Jack DeCoster owned Quality Egg, LLC, an Iowa egg production company. Jacks son, Peter DeCoster, served as


Jack DeCoster owned Quality Egg, LLC, an Iowa egg production company. Jack’s son, Peter DeCoster, served as the company’s chief operating officer. Jack also owned and operated several egg production companies in Maine, and Peter worked at those facilities. In 2008, Salmonella enteritidis (“salmonella”) tests conducted at the Maine facilities came back positive. Other than conducting the single egg test in April 2009, Quality Egg did not test or divert eggs from the market before July 2010, despite receiving multiple positive environmental and hen test results. The Centers for Disease Control and Prevention estimated that about 56,000 Americans fell ill with salmonellosis in 2010 after consuming contaminated eggs. In August 2010, federal and state officials determined that the salmonella outbreak had originated at Quality Egg’s facilities. A criminal investigation was opened, and Jack and Peter pled guilty as responsible corporate officers for introducing adulterated eggs into interstate commerce. The DeCosters now appeal their prison sentences, arguing that they had not known the eggs were contaminated at the time they were shipped.
JUDGE MURPHY Under the FDCA responsible corporate officer concept, individuals who “by reason of [their] position in the corporation [have the] responsibility and authority” to take necessary measures to prevent or remedy violations of the FDCA and fail to do so, may be held criminally liable as “responsible corporate agents,” regardless of whether they were aware of or intended to cause the violation. The FDCA “punishes neglect where the law requires care, or inaction where it imposes a duty” because according to Congress, the “public interest in the purity of its food is so great as to warrant the imposition of the highest standard of care on distributors.” A corporate officer may avoid liability under this doctrine by showing that he was “powerless to prevent or correct the violation.”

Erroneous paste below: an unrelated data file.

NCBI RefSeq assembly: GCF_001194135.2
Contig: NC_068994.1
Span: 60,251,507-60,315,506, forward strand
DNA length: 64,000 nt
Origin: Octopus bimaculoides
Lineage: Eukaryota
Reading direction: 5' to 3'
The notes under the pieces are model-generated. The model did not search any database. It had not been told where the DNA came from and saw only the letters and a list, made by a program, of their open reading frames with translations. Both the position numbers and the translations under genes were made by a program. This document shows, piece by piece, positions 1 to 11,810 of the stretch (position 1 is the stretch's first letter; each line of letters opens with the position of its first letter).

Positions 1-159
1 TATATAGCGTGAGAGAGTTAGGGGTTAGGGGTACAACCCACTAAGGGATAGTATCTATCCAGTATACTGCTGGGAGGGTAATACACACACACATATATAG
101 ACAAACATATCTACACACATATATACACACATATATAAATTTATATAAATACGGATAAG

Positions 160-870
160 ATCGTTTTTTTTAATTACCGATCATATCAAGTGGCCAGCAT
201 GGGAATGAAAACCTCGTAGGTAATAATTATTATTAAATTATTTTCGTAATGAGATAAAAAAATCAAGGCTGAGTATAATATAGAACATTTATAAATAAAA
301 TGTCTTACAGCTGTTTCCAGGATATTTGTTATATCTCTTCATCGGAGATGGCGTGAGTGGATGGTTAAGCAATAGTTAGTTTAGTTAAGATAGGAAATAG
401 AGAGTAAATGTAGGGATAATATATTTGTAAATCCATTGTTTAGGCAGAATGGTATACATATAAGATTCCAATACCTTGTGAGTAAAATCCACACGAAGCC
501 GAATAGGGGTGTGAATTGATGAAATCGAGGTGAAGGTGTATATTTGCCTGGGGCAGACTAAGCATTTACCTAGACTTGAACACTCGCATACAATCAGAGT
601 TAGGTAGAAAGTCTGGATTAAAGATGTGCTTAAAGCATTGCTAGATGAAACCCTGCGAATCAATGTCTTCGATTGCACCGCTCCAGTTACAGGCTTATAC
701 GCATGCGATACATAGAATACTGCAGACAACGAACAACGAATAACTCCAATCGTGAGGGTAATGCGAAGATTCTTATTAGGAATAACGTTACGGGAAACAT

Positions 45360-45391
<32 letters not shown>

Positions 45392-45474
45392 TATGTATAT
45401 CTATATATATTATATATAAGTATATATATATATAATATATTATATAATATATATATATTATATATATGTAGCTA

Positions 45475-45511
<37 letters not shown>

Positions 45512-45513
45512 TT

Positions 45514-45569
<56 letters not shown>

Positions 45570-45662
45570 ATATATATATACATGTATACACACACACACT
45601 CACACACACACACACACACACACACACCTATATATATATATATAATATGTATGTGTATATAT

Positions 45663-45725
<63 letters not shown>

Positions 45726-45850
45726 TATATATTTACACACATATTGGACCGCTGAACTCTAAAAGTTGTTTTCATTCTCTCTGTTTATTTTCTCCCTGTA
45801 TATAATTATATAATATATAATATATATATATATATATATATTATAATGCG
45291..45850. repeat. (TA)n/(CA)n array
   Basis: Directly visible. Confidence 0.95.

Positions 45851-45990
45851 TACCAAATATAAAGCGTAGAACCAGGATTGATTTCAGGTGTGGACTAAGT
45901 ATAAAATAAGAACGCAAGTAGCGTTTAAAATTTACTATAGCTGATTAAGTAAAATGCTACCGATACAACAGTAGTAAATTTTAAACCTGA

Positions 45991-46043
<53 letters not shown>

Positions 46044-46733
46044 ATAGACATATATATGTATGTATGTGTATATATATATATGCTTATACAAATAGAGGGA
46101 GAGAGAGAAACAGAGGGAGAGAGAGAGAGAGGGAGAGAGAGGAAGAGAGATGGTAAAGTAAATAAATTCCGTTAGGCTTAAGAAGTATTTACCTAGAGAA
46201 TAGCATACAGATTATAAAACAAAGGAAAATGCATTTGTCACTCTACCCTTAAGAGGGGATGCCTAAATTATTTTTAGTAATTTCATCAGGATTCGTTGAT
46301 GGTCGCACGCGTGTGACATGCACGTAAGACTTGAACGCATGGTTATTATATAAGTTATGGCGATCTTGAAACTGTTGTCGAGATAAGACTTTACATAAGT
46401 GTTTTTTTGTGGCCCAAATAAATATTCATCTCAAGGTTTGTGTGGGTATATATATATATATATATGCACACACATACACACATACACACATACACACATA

The DeCosters raise two separate constitutional claims. They first argue that their sentences are not proportional to their crimes as required by the Eighth Amendment. They also argue that the penalty of incarceration of any length for this misdemeanor offense would violate substantive due process. The DeCosters argue that their prison sentences are unconstitutional because they did not personally commit wrongful acts. They analogize this case to others where courts have determined that due process is violated when prison terms are imposed for vicarious liability crimes.
Officer liability under the FDCA, however, is not equivalent to vicarious liability. Under vicarious liability, a supervisory party is held liable “for the actionable conduct of a subordinate … based on the relationship between the two parties.” Under the FDCA, in contrast, a corporate officer is held accountable not for the acts or omissions of others, but rather for his own failure to prevent or remedy “the conditions which gave rise to the charges against him.” Thus, “some measure of blameworthiness” is “import[ed]” directly to the corporate officer.